Engaging the Why

As part of our Lent series which is following along with 24-7 Prayer’s Prayer Course II and Lectio 365, our team member Kathryn shares from her personal journey of wrestling with unanswered questions.

When a train goes through a tunnel and it gets dark, you don’t throw away the ticket and jump off. You sit still and trust the engineer.” Corrie ten Boom

“Why?” I ask this question all the time.
“Why did that person not use their indicator? Why did the person with the largest trolley have to be in front of me when there is only one checkout open? Why did that person speak to me that way? Why did I speak to that person that way?” These are some things that run through my mind on a weekly if not daily basis.
And then there are those other why’s. The larger why’s. The why’s that are too painful to voice. The why’s that cause a lump to rise in your throat if you dwell on them even for a second. I ask a lot of these as well. “Why did it have to happen that way? Why am I where I am? Why is that insecurity back, again? Why is this all so hard?”

I love answers. I love clarity, knowing where I stand. It’s how I work. It’s how I make sense of life and it helps me feel safe. I will have that hard conversation every single time if it means I can understand a little bit more. I like answers – a lot.

But I don’t have answers for my why’s, and I won’t pretend to have answers for yours either.
I have sat in discomfort around one particular why question of mine for nearly two years and I am not any further forward. Some days I am actually more tired, less hopeful and just downright confused.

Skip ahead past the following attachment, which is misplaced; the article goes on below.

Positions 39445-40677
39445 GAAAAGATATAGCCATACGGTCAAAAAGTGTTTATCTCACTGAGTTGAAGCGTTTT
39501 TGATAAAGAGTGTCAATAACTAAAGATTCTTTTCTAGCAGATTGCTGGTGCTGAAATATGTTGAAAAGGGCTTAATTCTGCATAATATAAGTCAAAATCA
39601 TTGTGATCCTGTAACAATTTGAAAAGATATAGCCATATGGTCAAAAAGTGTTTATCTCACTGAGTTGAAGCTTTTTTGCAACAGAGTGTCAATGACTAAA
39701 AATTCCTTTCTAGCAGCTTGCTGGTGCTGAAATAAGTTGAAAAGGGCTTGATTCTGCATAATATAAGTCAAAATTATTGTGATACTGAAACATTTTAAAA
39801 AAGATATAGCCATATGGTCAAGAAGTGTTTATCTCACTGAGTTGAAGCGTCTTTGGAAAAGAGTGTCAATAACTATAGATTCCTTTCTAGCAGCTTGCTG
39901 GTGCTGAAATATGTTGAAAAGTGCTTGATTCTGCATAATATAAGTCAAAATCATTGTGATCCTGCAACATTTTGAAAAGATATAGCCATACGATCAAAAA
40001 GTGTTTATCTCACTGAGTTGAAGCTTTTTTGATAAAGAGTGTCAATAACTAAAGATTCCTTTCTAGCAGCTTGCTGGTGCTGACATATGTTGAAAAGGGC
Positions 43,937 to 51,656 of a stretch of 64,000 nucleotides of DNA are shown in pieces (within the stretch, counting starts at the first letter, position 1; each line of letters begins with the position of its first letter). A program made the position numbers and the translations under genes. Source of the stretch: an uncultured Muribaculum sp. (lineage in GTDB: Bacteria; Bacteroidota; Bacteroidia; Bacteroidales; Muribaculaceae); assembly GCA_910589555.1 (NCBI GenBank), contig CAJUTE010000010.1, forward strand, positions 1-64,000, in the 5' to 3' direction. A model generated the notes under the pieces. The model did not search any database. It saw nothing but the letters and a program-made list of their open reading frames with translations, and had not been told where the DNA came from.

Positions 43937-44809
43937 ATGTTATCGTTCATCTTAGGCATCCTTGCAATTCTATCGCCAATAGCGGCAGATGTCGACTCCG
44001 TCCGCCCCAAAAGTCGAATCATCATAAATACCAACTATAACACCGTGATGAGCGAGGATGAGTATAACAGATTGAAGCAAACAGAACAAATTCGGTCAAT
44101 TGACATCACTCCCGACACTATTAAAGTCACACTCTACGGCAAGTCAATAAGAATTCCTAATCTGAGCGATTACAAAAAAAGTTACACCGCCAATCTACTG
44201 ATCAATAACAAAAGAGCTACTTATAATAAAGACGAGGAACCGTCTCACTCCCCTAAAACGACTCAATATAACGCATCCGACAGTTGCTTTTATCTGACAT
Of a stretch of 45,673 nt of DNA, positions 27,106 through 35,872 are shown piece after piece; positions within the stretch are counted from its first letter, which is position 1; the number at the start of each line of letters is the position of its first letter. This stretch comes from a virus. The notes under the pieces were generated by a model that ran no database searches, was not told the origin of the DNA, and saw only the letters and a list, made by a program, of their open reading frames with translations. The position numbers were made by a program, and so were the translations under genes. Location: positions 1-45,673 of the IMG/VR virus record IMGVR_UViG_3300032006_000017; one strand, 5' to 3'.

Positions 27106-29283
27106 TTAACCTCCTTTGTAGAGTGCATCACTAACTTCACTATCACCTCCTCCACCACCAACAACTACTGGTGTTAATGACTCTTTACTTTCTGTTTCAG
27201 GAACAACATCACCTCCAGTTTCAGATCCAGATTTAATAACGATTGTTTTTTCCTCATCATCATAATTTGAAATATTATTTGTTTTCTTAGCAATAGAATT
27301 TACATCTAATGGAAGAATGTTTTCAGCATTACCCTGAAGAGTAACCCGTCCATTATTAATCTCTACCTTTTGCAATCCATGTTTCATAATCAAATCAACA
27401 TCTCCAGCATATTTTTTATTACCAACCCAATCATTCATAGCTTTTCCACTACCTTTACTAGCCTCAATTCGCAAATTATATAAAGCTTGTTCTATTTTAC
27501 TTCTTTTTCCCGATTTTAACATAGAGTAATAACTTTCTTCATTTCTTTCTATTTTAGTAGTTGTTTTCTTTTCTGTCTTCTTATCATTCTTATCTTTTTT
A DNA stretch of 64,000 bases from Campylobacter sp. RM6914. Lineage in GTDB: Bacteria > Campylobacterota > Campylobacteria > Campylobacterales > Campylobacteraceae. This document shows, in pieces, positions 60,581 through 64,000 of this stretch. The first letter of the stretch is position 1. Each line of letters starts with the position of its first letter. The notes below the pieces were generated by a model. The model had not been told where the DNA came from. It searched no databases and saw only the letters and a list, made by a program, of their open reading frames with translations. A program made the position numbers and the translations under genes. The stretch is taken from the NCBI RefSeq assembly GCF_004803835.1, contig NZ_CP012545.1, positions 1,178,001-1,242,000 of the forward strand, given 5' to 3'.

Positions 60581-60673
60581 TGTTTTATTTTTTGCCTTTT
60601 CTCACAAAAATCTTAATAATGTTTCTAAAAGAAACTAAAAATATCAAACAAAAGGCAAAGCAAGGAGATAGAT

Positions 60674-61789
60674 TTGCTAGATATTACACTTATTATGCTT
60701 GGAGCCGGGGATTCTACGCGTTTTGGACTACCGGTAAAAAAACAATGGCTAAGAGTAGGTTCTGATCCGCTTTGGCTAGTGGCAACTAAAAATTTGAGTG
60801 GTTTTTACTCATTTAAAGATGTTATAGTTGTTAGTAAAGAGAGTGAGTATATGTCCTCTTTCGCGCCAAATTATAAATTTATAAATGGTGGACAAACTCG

I recently listened to the God on Mute audiobook by Pete Greig. I sat and listened to Pete’s stories, bible teaching and wisdom while doing a puzzle and drinking tea. I didn’t finish the book with any more answers. However, I finished with more peace.
I had peace because I realised that I am normal (*sigh of relief *) and I am simply human (*another big sigh of relief *). Having questions doesn’t mean I’m a bad Christian who doesn’t have enough faith. Rather I am a human living in an infinitely complex world.

I also recently read Untamed by Glennon Doyle, and again breathed that sigh of relief when she said:
If you are uncomfortable – in deep pain, angry, yearning, confused – you don’t have a problem, you have a life. Being human is not hard because you are doing it wrong, it’s hard because you are doing it right. You will never change the fact that being human is hard, so you must change your idea that it was ever supposed to be easy.”
Maybe I’m odd, but I find peace in this.

And I find peace that in the Garden of Gethsemane, Jesus was doing the exact same thing. Sitting in the pain of unknowing, being human. Jesus also shows me what to do with my questions – give them all to my Father. When I choose to stop and still, take my bruised heart and sit with my Father, He meets me with peace, grace and mercy – every single time.
Do I get my answers? Rarely. I don’t leave that place as Wonder Woman, knowing exactly what to do. Rather I leave as the human I am, still carrying my questions but also carrying a bit more hope.